Day: March 10, 2011

What’s more important to you: Funny or Die’s new book imprint, or its sketch comedy challenge?

Funny or Die is expanding in two different ways that help currently working comedians. Yesterday, the site announced its first Funny or Die Sketch Comedy Challenge. And no, you cannot enter the challenge, because they've already selected the three sketch troupes competing for cash and prizes from T-Mobile, plus a chance to shoot more videos with the FoD production team. Competing for your votes are The Birthday Boys, Cream, and Tremendosaur. Sponsored by T-Mobile, the groups are challenged to film sketches inspired by the word ‚Äúconnected.‚Äù  Here's a video from the comedians explaining their challenge:   A winner will be announced March 21. You can vote between now and then. Today we learned that Funny or Die also is planning to launch its own book imprint. They'll be publishing humor books. On paper. And also electronic books. Groovy! Mike Farah, FoD's head of production, told Vulture: ‚ÄúWell, we like books, and we like reading. And we‚Äôre fortunate enough to be able to expand from the engine that is currently driving us. We felt like this would be a fun and logical space to get into. But we‚Äôre going to take it slowly, learning as we go.‚Äù How will it work, though? The site will solicit original proposals, sculpt them with help from CAA and a newly-hired editor and consultant, then shop them to publishers just like everyone else in the book...

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Comedy manager Lisa Blum leaves The Collective to join New Wave Entertainment

Deadline reported today that manager Lisa Blum had joined New Wave Entertainment, taking her client roster of comedians and comedic actors with her from The Collective. Blum's biggest-name (and most active) client is Marlon Wayans — she's currently working on multiple projects with him attached as star. Her biggest working stand-up comic is Jim Jefferies, while her other clients include Cheri Oteri, Orlando Jones, Jennifer Hollander, Gary Owen, Virginia Williams, Pete Johansson and Sammi...

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It’s Twitter! It’s WitStream! It’s fun for a girl or a boy. An essay to end the comedy gender wars.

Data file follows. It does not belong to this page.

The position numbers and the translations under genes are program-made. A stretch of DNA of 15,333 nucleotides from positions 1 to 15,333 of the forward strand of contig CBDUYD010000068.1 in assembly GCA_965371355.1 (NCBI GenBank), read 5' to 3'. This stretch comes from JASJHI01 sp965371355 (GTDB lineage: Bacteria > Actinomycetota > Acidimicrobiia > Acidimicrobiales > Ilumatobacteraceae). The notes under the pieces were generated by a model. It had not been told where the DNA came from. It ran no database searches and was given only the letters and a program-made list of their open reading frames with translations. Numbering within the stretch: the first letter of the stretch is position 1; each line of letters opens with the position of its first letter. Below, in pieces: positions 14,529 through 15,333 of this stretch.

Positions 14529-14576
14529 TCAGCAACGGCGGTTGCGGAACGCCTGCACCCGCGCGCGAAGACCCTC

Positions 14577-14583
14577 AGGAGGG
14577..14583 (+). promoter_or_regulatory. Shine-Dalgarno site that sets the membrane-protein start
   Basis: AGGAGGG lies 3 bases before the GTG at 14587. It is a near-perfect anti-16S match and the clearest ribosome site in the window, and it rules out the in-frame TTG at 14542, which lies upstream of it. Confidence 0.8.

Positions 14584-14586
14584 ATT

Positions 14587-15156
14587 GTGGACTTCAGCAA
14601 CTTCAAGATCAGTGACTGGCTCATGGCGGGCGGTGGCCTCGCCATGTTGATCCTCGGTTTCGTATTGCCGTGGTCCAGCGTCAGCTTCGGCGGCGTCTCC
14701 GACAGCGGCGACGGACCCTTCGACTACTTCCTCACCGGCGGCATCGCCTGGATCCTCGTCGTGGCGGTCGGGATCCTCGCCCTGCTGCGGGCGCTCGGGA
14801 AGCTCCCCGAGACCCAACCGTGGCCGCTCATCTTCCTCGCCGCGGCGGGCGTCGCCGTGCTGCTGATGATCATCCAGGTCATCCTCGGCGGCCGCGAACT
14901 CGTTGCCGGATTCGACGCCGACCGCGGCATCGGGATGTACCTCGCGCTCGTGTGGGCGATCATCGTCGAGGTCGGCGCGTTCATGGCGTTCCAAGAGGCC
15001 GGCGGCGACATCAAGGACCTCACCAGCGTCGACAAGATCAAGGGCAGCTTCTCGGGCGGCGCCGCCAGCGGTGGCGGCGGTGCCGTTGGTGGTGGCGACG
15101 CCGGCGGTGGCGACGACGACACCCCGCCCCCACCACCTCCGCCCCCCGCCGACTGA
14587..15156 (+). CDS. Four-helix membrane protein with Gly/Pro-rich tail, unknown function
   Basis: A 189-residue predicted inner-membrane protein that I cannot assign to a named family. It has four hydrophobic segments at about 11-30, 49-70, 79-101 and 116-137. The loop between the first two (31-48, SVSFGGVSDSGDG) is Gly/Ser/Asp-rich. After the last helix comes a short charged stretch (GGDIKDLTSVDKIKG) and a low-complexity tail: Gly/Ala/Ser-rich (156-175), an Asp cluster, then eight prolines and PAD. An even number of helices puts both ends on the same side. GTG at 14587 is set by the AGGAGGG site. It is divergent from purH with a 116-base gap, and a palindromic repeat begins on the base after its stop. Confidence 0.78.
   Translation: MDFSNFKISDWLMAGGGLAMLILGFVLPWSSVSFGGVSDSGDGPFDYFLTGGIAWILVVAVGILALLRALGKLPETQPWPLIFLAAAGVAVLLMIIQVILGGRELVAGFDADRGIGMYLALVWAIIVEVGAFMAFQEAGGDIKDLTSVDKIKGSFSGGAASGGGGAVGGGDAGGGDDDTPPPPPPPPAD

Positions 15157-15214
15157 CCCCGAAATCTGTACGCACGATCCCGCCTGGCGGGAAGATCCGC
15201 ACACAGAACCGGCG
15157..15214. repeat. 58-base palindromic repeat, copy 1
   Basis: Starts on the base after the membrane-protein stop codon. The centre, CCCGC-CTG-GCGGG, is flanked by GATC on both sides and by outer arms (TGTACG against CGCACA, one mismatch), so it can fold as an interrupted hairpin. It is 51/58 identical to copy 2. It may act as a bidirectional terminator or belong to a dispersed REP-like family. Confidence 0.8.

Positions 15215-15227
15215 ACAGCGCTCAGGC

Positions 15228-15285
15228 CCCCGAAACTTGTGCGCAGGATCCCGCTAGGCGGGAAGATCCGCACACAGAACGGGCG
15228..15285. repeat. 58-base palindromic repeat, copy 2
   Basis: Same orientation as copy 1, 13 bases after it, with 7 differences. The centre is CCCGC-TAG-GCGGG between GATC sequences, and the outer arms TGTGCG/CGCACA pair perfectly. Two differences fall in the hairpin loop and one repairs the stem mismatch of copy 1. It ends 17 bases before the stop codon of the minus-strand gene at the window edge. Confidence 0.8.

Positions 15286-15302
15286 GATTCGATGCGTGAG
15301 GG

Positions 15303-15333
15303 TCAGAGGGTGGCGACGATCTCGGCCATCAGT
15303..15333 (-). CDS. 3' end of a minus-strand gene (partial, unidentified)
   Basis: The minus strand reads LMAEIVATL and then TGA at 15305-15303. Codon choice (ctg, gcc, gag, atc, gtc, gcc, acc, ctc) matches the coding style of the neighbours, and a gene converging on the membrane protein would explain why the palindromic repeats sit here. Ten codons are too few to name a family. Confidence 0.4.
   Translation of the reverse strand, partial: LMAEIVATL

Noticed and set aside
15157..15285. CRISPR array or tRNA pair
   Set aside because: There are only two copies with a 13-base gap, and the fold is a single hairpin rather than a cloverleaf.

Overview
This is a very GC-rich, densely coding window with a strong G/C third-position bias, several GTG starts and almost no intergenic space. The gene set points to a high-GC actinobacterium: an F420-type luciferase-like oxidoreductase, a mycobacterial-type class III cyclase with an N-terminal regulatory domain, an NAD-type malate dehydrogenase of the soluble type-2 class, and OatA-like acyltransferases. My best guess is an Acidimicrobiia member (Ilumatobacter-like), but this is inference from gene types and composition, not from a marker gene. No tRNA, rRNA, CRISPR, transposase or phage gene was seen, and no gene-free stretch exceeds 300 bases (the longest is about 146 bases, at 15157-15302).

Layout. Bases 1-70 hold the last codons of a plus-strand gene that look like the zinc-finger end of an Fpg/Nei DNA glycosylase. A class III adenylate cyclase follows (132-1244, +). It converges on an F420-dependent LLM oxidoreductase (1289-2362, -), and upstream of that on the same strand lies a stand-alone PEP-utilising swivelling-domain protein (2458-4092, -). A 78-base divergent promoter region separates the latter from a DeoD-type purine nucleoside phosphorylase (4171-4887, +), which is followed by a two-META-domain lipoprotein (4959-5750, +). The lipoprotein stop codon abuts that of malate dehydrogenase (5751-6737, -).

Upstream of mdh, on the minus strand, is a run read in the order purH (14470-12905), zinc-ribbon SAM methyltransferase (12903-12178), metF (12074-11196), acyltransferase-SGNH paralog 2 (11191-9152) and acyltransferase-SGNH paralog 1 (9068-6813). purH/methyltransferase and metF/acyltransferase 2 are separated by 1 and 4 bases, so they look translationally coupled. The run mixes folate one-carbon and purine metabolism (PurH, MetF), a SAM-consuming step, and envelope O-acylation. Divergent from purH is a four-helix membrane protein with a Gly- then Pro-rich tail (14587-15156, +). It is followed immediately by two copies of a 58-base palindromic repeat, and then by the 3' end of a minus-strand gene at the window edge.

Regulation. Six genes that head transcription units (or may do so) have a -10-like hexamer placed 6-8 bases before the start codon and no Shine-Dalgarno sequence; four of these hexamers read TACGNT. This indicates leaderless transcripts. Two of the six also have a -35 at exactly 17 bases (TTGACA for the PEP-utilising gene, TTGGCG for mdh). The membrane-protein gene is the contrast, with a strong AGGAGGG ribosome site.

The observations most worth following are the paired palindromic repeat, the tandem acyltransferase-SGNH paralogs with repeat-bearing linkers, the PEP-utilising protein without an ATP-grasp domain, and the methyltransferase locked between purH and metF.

Either you're funny or you're not. And it's all subjective. But it shouldn't be subjective to whether you have boy parts or girl parts. I know that. Some of you know it. But there's still some of you who don't. WitStream founder Lisa Cohen wrote an essay about how Twitter allows women the freedom to be funny without the real-world problems of having a live audience look at them as something other than funny people. And she didn't even point out the fact that online, no one has to see your gender. Ain't technology great?! Here's where she makes her case: Well now we have Twitter. Now we can be funny and deactivate that ‚Äúdon‚Äôt say it‚Äù switch that we‚Äôve integrated into so many areas of our lives. Because we‚Äôre only quietly typing it into our computers (not saying it face-to-face) we‚Äôre disinclined to soften the message through tone of voice or a flip of the hair. We don‚Äôt have to see the looks on people‚Äôs faces as they try to figure out why we‚Äôre so desperate as to try and be funny (‚ÄúShe must be lonely and bitter‚Äù). We‚Äôre free.  Likewise, the people hearing it can get used to this new dimension of womanhood without having to quash their immediate, and potentially negative, reactions. They don‚Äôt have to engage their ‚ÄúI‚Äôm cool with that‚Äù mechanism, when deep down...

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On Conan, Shane Mauss makes the case for relaxing purchasing laws on grenades (among other things)

Shane Mauss was on Conan last night, too. Mauss explained why you should be able to buy grenades instead of guns, and maintained his streak of consecutive mentions of his girlfriend by name on national TV appearances (hi Maggie!). They live in Austin, so if you're at SXSW, please say hi! It's the friendly thing to do. I know I will. Roll the clip....

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